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Scientists Discover A Massive Coral Reef That Is Taller Than Empire State Building

Scientists Discover A Massive Coral Reef That Is Taller Than Empire State Building

This amazing find was part of a year-long expedition to map the ocean floor surrounding Australia.

Coral reefs are truly things of sheer beauty. They are an elaborate underwater ecosystem that is characterized by the namesake reef-building corals. These reefs are colonies of coral polyps that are held together by calcium carbonate. The first detached coral reef has been discovered in over 120 years and was announced recently by the Schmidt Ocean Institute in Australia. Scientists aboard the Falor found that the entire structure is about 1,600 feet tall, making it even higher than the Empire State Building, which stands at 1,454 feet. This amazing find was part of a year-long expedition to map the ocean floor surrounding Australia.



 

The research team went on a dive five days after they first found the reef's location, and had more information about its size and shape. They made use of an underwater exploration robot, which they called SuBastian, to retrieve high-resolution imagery and footage from down below. Executive Director of Schmidt Ocean Institute shared the significance of such an unexpected discovery. “To find a new half-a-kilometer tall reef in the offshore Cape York area of the well-recognized Great Barrier Reef shows how mysterious the world is just beyond our coastline,” explains Dr. Virmani. “This powerful combination of mapping data and underwater imagery will be used to understand this new reef and its role within the incredible Great Barrier Reef World Heritage Area."



 

One of the most important aspects of this find is that it helps us understand the Great Barrier Reef's struggle to survive over the years. Ever since 2016, half of the 1,500-mile ocean landscape has been reportedly bleached. Scientists acknowledge that this is the result of climate change as the warmer water kills off vital algae and even starves the coral. This depletes the ecosystem and the marine life in the area leave to find other resources. That being said, there are still new discoveries and research made of the ocean floor that has been critical to preserving this life.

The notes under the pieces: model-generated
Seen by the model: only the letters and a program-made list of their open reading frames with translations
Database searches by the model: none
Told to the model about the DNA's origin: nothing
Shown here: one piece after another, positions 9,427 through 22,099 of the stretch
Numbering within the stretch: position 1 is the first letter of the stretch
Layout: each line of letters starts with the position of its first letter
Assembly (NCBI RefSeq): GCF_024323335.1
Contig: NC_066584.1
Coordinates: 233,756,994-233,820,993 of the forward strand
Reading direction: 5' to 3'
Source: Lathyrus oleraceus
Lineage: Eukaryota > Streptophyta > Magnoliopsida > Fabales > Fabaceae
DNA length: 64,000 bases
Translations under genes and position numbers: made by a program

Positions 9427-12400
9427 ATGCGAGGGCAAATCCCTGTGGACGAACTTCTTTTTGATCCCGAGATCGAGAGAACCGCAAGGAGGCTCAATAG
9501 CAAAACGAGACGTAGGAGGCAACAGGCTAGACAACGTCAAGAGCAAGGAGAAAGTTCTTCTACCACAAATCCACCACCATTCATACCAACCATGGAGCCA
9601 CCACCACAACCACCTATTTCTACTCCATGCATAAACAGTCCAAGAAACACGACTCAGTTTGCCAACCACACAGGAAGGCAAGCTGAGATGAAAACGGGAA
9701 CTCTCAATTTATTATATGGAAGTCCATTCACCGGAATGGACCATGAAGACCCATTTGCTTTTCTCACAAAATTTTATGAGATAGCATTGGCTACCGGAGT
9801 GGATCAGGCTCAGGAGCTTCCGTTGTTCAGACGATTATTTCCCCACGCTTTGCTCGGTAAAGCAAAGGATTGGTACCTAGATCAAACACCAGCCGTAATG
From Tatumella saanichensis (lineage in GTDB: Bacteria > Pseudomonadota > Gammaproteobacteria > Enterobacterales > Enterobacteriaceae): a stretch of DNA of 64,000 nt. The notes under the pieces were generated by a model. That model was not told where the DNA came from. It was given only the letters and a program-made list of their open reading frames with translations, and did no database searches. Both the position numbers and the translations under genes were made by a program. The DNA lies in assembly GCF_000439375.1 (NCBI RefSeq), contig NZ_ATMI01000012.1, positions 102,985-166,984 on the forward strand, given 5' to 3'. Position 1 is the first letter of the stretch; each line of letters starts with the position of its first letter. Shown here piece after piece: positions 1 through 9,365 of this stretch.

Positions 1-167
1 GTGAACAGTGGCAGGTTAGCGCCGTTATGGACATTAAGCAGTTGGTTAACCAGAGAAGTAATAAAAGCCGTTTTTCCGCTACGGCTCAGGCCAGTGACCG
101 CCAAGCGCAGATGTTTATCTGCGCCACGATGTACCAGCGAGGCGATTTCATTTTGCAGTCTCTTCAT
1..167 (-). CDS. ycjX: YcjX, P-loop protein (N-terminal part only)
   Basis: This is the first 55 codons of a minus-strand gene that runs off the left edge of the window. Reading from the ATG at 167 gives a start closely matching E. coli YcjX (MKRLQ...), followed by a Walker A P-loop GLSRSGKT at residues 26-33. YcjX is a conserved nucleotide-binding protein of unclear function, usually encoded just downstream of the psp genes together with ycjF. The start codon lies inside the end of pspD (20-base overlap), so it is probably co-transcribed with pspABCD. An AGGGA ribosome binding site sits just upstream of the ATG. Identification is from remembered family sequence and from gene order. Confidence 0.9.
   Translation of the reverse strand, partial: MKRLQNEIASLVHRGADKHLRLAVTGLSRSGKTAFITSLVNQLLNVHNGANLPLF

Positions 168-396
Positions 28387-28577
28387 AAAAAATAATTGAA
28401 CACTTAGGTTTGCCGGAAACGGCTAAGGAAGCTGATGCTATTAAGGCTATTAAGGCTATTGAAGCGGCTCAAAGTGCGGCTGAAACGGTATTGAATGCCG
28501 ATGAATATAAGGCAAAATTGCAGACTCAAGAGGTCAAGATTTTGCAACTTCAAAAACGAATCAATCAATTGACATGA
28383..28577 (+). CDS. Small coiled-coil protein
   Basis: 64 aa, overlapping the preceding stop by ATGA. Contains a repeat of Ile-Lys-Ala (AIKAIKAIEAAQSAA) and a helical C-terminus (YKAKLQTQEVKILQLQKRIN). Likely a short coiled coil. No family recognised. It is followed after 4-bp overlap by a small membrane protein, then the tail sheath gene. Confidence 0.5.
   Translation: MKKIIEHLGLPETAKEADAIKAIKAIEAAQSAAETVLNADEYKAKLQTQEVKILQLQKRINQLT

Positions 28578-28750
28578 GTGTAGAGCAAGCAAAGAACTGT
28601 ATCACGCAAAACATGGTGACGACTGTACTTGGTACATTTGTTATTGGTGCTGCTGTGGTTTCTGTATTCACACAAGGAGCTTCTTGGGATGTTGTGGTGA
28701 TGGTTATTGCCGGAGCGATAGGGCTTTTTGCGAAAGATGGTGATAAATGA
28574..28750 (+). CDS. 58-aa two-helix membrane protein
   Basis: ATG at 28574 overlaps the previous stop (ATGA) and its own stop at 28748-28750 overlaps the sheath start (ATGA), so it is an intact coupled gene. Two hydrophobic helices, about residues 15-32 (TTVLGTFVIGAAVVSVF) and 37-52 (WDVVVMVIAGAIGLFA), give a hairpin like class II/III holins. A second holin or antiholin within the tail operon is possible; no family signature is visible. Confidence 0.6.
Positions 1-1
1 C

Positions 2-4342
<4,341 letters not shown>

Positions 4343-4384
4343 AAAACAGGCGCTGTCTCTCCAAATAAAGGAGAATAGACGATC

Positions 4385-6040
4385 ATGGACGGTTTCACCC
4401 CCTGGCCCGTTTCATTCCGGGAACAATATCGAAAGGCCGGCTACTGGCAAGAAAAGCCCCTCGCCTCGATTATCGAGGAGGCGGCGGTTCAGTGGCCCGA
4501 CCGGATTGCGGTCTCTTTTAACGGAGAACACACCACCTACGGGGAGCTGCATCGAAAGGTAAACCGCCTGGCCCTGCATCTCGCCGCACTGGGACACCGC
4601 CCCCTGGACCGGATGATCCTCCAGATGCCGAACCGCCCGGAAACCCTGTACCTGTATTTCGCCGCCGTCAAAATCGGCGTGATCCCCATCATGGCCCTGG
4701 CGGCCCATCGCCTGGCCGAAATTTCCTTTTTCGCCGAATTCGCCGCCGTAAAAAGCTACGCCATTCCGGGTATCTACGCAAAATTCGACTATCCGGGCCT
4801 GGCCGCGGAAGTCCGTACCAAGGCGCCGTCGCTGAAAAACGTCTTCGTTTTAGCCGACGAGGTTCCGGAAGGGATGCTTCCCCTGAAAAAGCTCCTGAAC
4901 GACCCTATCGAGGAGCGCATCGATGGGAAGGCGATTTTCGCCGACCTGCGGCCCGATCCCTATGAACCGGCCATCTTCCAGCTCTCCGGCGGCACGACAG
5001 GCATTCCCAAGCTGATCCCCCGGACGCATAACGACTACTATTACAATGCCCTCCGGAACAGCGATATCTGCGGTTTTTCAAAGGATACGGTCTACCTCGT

Thanks to Schmidt Ocean Insistute's Australia campaign, we now have valuable maps of the ocean floor. This contributed to the Nippon Foundation's 2030 project to map 10% of the ocean floor and AusSeaBed.Scientists are now actively exploring the Great Barrier Reef area to share their incredible findings with the world. “We are surprised and elated by what we have found,” said Dr. Robin Beaman from James Cook University. “To not only 3D map the reef in detail, but also visually see this discovery with SuBastian is incredible. This has only been made possible by the commitment of Schmidt Ocean Institute to grant ship time to Australia’s scientists.”



 

“This unexpected discovery affirms that we continue to find unknown structures and new species in our Ocean,” said Wendy Schmidt, co-founder of Schmidt Ocean Institute. “The state of our knowledge about what’s in the ocean has long been so limited. Thanks to new technologies that work as our eyes, ears, and hands in the deep ocean, we have the capacity to explore like never before. New oceanscapes are opening to us, revealing the ecosystems and diverse life forms that share the planet with us.”



 

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